smiling to the soldier, to the Jewish youngster his age whom he didn’t
hate, because he is young and in uniform like him, and he understands
him, or so it seemed.
The soldier looked amazed at the certificate that R. handed him. With a
look of slight disgust that turned into light derision he said flatly,
“get back”. And R. didn’t move, he just couldn’t believe it. And then
the nineteen-year old Jewish youngster with his uniform and rifle raised
his voice and said, “Get back, I told you. Get back”.
And I saw R. cave in at once, like a tower of cards collapsing, turned
around and left, bent over in spite of his youth, walking slowly, his
eyes quenched, turned in and lost. He passed by me without seeing me,
and I said to him, “R.”, and he stopped, looked up at me with his
beautiful soft eyes, under his thick lashes. Right at that heartrending
point between the final moment of childhood and the start of adulthood,
in this captivating wordlessness, and didn’t say a thing, nor did I,
because everything was obvious.
After all when the soldier had told him before - that same soldier who
now drove him away, or perhaps it was another – that only Palestinian
police gets through, in all likelihood he had made up that instruction
on the spot just to drive the fellow away, to humiliate him, and maybe
there was such an instruction, indeed, and even if it was issued
officially, the point was the same: to be arbitrary and detached and
confusing, and leave the Palestinians in a state of constant uncertainty
as that senior commander had once put it, and could have been that order
as well as any other.
And I knew again that he would probably be able to get through to A-Ram,
but I also saw, even though I didn’t want to see it, that something
momentous had happened.
Something momentous had happened in the life of young R.
Not because there was anything exceptional in this event, the likes of
which had already happened before. But I saw that for him this event
suddenly marked everything anew.
There are such moments.
For all of us. Moments when even if that which happens is just like
whatever happened often before, still something happens as a result
which is different. Just as this small instance, the extra one, in spite
of its resemblance to others before, suddenly signifies and defines
In love, there’s that moment in which nothing happened that hadn’t
happened before, but after it suddenly you’re no longer placed softly in
the eyes of the beloved, and that’s that. And like other crossroads in
life where there is that moment when suddenly the system can no longer
contain something although it could before, and the irreversible
happens, the point of no return is crossed.
And this is what happened to R. that day, I saw it.
I never saw him again after that.
Occasionally I thought about him. And then I didn’t and I wasn’t really
worried. Or I didn’t want to worry. And sometimes I worried. And the
years passed, and my memory of him got swallowed up in the whirl of
others, and at some point I stopped thinking about him altogether.
Then a few weeks ago while I was at the Qalandiya Checkpoint and just
began to walk towards the refugee camp because I had made a date to see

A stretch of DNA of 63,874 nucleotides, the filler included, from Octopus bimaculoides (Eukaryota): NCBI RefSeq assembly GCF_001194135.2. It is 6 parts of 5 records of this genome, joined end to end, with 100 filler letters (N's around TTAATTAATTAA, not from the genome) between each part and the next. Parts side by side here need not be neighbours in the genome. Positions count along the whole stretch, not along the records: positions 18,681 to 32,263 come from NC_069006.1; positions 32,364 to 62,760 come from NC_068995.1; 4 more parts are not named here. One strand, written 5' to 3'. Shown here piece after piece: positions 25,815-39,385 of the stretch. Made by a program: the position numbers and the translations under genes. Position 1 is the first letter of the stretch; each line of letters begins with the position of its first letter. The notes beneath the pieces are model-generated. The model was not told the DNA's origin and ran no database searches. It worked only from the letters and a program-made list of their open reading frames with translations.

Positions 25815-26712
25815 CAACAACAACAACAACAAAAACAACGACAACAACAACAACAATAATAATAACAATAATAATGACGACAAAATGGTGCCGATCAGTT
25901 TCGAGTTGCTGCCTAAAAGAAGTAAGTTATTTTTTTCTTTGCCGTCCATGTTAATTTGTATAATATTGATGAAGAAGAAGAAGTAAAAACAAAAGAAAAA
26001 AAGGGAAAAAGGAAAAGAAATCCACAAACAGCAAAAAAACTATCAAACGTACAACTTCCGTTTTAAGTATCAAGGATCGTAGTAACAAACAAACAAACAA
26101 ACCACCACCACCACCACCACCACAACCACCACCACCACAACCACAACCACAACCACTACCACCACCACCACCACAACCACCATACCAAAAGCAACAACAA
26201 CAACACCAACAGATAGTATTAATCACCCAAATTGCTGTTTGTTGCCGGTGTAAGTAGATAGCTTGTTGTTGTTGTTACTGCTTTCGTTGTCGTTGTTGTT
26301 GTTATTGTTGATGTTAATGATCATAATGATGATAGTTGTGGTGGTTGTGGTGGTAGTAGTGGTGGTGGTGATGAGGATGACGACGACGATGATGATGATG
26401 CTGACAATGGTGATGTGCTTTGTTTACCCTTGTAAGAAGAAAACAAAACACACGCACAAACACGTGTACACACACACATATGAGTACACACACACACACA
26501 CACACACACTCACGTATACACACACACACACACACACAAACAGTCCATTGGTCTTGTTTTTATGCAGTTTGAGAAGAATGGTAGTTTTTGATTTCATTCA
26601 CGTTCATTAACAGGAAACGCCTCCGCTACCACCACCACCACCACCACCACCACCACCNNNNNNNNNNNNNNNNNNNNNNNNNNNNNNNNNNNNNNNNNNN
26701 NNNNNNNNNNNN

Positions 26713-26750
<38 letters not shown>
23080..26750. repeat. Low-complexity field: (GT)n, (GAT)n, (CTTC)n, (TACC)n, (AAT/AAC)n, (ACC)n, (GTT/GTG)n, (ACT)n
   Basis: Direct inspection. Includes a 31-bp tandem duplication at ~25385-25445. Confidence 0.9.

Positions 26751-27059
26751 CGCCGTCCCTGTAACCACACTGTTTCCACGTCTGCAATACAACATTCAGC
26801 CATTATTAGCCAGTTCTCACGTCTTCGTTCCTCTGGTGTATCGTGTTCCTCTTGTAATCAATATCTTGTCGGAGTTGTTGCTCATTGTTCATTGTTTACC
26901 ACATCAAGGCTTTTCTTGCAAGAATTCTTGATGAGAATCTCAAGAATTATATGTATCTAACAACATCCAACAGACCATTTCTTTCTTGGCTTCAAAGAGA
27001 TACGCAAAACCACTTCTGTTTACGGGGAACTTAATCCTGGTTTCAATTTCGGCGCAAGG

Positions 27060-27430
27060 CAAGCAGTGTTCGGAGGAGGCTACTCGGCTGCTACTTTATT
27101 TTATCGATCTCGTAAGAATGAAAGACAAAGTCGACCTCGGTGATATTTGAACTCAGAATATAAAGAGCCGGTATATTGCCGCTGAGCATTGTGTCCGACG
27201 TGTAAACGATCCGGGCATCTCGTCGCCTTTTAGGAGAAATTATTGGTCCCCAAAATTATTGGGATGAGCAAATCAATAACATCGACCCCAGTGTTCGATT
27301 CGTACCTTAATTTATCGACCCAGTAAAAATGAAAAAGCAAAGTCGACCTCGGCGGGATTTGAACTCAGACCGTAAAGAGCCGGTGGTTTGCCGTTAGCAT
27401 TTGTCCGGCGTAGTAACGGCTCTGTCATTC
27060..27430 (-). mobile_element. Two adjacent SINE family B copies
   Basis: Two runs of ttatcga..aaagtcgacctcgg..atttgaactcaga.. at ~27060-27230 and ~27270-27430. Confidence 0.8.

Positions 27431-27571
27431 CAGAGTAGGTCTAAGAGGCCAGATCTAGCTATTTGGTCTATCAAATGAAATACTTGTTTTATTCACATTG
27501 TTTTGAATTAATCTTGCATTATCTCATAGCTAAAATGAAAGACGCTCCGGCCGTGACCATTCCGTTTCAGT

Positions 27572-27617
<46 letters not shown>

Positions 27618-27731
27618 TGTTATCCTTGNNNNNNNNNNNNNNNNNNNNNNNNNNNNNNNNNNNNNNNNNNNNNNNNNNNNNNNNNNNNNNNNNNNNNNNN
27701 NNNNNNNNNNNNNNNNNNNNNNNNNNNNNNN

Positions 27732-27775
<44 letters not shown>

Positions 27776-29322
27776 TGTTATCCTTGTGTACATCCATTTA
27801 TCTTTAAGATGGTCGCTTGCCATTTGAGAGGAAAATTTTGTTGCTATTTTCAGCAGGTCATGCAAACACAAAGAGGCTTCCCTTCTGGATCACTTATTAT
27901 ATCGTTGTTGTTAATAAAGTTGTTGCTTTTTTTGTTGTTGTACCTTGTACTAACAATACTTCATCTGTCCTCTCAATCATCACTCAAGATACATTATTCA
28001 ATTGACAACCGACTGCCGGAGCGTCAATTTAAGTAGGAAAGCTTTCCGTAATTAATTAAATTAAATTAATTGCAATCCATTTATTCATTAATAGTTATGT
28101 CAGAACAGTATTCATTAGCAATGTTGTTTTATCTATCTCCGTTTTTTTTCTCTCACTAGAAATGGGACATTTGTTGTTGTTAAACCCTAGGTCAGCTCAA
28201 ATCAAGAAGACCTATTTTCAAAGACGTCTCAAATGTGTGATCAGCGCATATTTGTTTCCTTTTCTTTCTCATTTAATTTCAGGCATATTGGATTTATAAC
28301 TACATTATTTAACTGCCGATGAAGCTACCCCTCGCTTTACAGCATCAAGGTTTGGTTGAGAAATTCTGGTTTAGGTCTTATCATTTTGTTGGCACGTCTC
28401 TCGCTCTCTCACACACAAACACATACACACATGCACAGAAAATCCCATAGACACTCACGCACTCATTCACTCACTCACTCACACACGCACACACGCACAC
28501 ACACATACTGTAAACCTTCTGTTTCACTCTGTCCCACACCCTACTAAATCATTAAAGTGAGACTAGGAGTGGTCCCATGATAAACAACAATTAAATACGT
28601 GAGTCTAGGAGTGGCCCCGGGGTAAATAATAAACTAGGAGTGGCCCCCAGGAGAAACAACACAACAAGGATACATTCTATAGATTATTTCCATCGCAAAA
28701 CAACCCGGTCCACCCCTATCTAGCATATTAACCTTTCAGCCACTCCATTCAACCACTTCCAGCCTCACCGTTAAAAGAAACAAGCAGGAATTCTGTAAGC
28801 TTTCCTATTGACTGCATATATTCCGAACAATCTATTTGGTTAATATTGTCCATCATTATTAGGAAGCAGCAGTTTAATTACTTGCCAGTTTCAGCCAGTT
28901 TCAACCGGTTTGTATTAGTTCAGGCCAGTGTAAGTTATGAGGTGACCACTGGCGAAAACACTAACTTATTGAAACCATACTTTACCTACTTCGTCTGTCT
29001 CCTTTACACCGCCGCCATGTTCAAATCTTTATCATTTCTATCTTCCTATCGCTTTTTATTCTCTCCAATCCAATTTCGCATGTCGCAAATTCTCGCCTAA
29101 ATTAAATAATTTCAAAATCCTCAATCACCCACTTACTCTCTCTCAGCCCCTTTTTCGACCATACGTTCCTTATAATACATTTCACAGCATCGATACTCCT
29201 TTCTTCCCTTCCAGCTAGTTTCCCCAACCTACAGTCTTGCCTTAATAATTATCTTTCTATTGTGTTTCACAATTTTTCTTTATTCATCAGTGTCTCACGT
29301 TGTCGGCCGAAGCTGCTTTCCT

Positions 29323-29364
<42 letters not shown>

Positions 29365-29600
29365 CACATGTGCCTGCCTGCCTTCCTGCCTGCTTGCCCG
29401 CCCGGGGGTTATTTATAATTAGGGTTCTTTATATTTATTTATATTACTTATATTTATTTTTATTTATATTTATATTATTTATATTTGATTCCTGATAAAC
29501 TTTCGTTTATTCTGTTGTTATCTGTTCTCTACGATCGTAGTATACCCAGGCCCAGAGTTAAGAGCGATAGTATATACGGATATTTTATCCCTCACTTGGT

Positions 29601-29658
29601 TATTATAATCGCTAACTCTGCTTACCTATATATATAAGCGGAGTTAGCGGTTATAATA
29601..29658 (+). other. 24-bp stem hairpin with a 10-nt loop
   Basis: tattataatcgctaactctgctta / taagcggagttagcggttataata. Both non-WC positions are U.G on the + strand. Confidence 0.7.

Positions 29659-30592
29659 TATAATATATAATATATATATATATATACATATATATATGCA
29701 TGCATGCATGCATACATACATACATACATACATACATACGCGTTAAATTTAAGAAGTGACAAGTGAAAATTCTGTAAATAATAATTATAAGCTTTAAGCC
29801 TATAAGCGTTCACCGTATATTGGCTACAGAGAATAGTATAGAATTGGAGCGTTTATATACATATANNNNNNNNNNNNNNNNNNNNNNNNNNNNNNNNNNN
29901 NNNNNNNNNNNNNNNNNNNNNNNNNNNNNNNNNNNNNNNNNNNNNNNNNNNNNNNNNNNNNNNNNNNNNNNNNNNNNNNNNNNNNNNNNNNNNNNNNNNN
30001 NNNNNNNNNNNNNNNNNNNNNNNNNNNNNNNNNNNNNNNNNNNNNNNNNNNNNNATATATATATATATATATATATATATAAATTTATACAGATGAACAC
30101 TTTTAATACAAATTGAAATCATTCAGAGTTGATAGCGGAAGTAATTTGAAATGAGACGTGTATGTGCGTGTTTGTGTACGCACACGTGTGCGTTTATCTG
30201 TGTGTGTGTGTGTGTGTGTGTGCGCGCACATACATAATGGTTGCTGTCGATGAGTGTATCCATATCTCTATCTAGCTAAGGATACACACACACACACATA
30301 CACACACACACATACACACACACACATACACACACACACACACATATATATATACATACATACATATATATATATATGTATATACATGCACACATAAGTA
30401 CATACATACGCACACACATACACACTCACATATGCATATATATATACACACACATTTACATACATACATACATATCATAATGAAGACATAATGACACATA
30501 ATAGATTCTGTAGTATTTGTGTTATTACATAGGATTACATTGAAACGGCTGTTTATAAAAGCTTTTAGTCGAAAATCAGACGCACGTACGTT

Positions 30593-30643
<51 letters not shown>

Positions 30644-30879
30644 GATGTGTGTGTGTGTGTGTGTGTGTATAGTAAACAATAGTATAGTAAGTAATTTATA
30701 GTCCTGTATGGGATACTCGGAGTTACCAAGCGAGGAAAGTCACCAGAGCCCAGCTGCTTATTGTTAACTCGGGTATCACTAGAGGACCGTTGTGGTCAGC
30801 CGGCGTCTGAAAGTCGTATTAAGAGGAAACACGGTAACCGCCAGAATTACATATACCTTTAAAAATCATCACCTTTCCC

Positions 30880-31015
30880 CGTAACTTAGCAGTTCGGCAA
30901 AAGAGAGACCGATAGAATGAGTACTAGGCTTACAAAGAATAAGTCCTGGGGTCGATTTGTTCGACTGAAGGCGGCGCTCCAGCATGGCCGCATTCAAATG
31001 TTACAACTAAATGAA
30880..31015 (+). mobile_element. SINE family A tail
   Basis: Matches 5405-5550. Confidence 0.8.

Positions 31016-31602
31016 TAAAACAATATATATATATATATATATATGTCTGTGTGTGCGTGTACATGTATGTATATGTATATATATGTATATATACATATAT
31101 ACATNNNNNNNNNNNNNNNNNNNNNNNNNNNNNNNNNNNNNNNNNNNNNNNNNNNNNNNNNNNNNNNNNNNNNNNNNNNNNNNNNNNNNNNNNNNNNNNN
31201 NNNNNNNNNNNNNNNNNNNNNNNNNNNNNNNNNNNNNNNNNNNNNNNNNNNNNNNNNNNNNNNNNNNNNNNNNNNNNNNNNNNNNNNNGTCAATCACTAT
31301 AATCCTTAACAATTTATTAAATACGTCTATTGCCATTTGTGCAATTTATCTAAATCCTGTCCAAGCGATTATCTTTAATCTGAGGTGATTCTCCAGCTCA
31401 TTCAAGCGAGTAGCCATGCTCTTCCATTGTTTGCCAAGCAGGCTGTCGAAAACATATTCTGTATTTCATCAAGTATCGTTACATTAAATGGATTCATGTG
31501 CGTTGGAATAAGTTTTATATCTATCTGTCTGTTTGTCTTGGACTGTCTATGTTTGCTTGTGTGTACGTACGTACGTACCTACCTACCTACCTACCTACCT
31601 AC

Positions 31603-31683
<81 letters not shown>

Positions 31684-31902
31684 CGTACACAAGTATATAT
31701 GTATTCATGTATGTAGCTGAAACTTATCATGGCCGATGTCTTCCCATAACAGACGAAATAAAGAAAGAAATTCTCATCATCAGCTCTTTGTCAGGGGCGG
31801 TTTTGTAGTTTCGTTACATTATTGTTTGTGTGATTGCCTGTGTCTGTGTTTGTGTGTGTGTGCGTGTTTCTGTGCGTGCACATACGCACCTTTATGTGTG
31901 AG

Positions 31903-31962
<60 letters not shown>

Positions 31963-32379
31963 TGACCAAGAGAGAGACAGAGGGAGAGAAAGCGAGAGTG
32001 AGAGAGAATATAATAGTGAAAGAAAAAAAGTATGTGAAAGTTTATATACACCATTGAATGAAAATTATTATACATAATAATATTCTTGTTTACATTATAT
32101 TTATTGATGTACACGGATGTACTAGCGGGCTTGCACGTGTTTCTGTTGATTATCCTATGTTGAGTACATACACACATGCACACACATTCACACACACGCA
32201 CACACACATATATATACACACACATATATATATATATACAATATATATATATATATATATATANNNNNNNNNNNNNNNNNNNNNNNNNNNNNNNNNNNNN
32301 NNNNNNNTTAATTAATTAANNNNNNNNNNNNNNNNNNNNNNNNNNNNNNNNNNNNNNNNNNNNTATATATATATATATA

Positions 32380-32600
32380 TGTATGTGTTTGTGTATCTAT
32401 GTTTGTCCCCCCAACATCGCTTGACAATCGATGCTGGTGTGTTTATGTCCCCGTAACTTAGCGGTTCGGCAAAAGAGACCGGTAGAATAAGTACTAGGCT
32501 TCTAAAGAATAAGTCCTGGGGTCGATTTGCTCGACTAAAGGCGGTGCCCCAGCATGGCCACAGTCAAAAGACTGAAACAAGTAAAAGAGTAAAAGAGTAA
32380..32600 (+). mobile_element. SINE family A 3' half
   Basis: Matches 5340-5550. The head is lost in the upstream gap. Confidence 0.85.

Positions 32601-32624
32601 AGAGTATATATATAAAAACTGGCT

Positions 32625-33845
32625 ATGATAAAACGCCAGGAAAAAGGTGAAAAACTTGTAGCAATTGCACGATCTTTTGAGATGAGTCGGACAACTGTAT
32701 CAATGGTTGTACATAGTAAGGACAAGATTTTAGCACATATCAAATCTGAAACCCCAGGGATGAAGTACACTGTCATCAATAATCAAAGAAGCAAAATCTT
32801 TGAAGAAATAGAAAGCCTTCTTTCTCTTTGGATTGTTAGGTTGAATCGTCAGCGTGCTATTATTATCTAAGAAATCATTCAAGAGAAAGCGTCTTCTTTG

a friend of mine there, I suddenly noticed a young man and thought to
myself, Wow, that’s R.! and I was so glad, and wanted to run to him, and
then I thought it actually couldn’t be R. because R. must be older than
this fellow now, who looks just like R. did back then. Or maybe it’s his
brother, I thought, and again I was glad because I meant to ask him
about R. whose memory flooded me again, and as I took a while to
deliberate whether to ask or not, and whether this could be R.’s brother
or not, the young man vanished.
At home that evening I got online and looked for R.’s name which I don’t
fully mention here on purpose, even though now perhaps it’s possible.
I read that Israeli undercover agents went into a cafe in Ramallah a few
years ago and murdered a wanted man who had been on the list for three
years. I also read that Israel had announced that he’d belonged to a
terrorist ring that meant to blow itself up in Jerusalem, and that this
wanted man was R.
The first – or nearly first – thing I thought was that I don’t believe
them. Israel’s spokesmen. I don’t believe he wanted to blow himself up
and kill and die. Because it’s R. And because they distort everything.
And because what they say always serves the system, usually warped and
false and purposeful, and it simply cannot be, and that’s that.
But I also knew that whether Israel sent its skilled murderers to a cafe
in Ramallah to shoot an occasional Palestinian, free game that happened
to be R., or because they claim he was about to go blow himself up in
Jerusalem and murder others who hadn’t necessarily done him any harm,
just because they happen to bear the same identity as others that had
harmed him, it’s not true that what they are saying is impossible.
And then I thought again. God. He’s dead. He was alive and now he’s
dead. R. is dead. And I recalled his beaming, proud, happy young face.
And I also tried to recall the faces of those soldiers back then, the
guy who told R. that only the Palestinian police gets through that day,
only to humiliate him or because of blind obedience to cruel arbitrary
orders which he naturally followed, or the one who told him, after
seeing his police service certificate, ‘get back’, and I couldn’t recall
them. Nor was I sure whether these were two different soldiers or the
And all I want is to drip into the past, and peel away time, and tell
that young Israeli soldier, the guy with his gear and gun and insolent
smile, who today is already in his mid-twenties, it’s your fault.
Not the Occupation, not the State, not your parents who raised you to
want and desire and go and be proud of that wrong thing, joining the
army, no matter what the army does, as if this were the nature of
You are to blame for R.’s death.
You, the soldier whose name I don’t know, whose looks I cannot recall,
you are the guilty one.
You are to blame for R. having lived the way he did, he and his family,
trampled and caged and humiliated and deprived of human rights. You are
to blame for the fact that at one certain moment something in his life
had been cut and split, subsequent to which he died. Because of you.
Murdered by the likes of you. And you are to blame for the possible
death of those he may have intended to murder, and had he murdered them,
they too would have been murdered by you.
You, the soldier from back then, you and only you are to blame.
But I know that even if by mere chance that soldier would read my words,
he would probably not even remember or realize that he was the one.
He wouldn’t remember that he was the soldier who had once told one
Palestinian that ‘today only Palestinian police get through the
checkpoint’, or said ‘get back’ some days later, because what he did was
so very routine and normal and unexceptional, and that was what he had
been sent to do there.
Just like everyone else.